Under a settlement agreement reached between ACPT and the County in 2001, the County provided guaranteed school allocations to St. Charles for 894 new dwelling units. The County subsequently granted allocations for an additional 200 dwelling units in 2005, 300 dwelling units in 2006 and in December 2006, the County granted us an additional 300 units for 2007. To date, we have recorded 773 dwelling units with the County leaving us with a balance of 921 school allocations available for new dwelling units. Under the settlement agreement, the County agreed to utilize a base line assumption of 200 school allocations per year, however, there are no guarantees that additional allocations will be granted in future years. Under the settlement agreement, the County will also provide sewer connection for the next 2,000 units in Fairway Village at fees that will be $1,608 less per unit than the fee charged to builders outside of St. Charles. As of December 31, 2006, approximately 1,500 of the 2,000 units remained. Our agreement reached with the County also provides for the possibility of the Company's being allowed to annex additional contiguous land to St. Charles.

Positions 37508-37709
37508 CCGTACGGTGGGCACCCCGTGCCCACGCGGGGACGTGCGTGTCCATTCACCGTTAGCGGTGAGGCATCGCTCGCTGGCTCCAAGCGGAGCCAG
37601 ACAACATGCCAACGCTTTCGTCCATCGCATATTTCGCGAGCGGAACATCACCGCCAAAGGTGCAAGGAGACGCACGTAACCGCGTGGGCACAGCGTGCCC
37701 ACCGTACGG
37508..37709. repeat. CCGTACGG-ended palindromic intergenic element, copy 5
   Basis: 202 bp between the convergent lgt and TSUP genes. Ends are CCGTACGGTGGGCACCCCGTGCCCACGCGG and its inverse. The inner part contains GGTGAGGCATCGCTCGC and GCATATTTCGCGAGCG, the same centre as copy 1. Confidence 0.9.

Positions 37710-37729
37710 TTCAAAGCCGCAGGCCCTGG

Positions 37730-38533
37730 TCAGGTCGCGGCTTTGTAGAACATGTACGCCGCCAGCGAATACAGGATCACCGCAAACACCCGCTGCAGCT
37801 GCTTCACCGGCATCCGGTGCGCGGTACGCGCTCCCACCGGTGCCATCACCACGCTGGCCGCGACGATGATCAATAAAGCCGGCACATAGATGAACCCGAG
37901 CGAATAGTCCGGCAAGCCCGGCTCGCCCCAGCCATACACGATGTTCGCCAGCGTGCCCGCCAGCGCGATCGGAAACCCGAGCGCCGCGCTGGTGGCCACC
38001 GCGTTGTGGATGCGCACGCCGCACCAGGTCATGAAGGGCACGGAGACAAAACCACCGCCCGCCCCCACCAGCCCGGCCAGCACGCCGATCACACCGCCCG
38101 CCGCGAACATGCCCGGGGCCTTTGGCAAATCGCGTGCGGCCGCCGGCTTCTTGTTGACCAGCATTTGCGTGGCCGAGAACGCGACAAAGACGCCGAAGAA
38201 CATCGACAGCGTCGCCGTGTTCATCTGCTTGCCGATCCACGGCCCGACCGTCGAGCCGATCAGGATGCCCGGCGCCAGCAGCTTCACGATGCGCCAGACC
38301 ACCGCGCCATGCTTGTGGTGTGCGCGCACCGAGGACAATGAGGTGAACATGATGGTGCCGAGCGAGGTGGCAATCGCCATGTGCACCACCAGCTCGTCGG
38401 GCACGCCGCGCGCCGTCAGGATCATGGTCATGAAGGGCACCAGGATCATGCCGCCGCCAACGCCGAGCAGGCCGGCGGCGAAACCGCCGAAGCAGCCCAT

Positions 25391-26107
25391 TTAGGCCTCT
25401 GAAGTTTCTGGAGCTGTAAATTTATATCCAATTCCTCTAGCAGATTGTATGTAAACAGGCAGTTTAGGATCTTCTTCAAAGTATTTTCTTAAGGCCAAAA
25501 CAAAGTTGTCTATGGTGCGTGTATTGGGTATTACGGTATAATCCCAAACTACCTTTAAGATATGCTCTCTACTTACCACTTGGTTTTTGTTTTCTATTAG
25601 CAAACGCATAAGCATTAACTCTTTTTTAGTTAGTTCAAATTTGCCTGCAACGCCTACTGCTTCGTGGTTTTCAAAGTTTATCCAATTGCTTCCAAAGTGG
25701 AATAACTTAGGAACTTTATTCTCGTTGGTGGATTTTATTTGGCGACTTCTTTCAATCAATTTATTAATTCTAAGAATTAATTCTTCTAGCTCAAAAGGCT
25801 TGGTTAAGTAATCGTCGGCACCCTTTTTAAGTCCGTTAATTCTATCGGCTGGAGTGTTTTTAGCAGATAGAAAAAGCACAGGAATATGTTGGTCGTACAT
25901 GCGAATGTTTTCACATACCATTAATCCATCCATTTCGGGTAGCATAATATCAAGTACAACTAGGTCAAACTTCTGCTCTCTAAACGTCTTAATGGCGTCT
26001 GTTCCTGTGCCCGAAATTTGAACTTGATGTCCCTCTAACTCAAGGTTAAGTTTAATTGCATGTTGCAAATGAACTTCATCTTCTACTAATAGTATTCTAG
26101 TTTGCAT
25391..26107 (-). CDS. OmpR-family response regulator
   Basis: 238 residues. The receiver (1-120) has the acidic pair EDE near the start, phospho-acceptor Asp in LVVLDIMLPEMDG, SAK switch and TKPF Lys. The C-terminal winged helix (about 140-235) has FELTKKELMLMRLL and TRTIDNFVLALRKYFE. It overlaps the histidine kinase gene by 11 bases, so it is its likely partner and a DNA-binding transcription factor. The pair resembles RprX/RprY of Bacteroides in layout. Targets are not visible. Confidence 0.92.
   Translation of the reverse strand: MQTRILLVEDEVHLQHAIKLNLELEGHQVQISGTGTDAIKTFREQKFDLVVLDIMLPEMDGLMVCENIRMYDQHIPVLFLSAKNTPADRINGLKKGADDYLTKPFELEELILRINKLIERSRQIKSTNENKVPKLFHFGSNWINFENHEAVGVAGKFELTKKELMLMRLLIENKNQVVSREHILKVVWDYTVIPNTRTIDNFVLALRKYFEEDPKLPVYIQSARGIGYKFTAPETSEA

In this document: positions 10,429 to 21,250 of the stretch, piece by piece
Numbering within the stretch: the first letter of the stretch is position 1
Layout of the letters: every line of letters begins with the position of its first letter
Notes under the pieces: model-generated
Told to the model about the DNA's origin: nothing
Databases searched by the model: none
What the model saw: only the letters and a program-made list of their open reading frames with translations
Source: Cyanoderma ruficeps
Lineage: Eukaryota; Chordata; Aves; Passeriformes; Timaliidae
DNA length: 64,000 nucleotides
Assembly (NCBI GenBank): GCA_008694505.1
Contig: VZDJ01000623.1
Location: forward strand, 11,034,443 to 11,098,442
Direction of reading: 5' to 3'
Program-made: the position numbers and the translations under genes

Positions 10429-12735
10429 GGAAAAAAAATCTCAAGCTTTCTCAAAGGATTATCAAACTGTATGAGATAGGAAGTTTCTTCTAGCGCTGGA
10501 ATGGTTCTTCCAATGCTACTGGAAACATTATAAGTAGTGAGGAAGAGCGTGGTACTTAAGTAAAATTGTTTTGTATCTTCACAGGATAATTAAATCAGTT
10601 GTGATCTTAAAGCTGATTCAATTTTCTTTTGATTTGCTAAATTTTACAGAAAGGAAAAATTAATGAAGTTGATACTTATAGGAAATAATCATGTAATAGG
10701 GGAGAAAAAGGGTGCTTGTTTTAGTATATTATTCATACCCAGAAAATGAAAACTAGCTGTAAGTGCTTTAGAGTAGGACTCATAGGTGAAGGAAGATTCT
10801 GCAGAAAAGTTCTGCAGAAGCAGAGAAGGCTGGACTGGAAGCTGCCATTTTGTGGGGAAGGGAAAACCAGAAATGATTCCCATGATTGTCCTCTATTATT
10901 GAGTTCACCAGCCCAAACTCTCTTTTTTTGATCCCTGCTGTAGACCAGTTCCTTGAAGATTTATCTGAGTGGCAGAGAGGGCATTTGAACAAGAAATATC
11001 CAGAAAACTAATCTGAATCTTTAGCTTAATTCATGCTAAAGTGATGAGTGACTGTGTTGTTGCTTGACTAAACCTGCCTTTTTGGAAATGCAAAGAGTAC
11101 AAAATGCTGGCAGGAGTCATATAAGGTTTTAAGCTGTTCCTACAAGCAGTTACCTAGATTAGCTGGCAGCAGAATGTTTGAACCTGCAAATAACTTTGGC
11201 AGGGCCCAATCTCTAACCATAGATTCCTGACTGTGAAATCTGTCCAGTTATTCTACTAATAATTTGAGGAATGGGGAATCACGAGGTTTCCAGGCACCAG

Pursuant to the settlement agreement the Company agreed to accelerate the construction of two major roadway links to the County’s road system. Also, as part of the agreement, the County agreed to issue general obligation public improvement bonds to finance $20,000,000 of this construction guaranteed by letters of credit provided by Lennar.  As of December 31, 2006, the Charles County Commissioners have issued three separate
-11-


Consolidated Public Improvement Bonds (the “Bonds”) totaling $20,000,000 on behalf of the Company.  The Bonds bear an interest rate between 4% and 8% and call for semi-annual interest payments and annual principal payments and mature in fifteen years. The Bond Repayment agreements with the County stipulate the borrowing and repayment provisions for the funds advanced. Total cost of the construction project is estimated at approximately $30,000,000.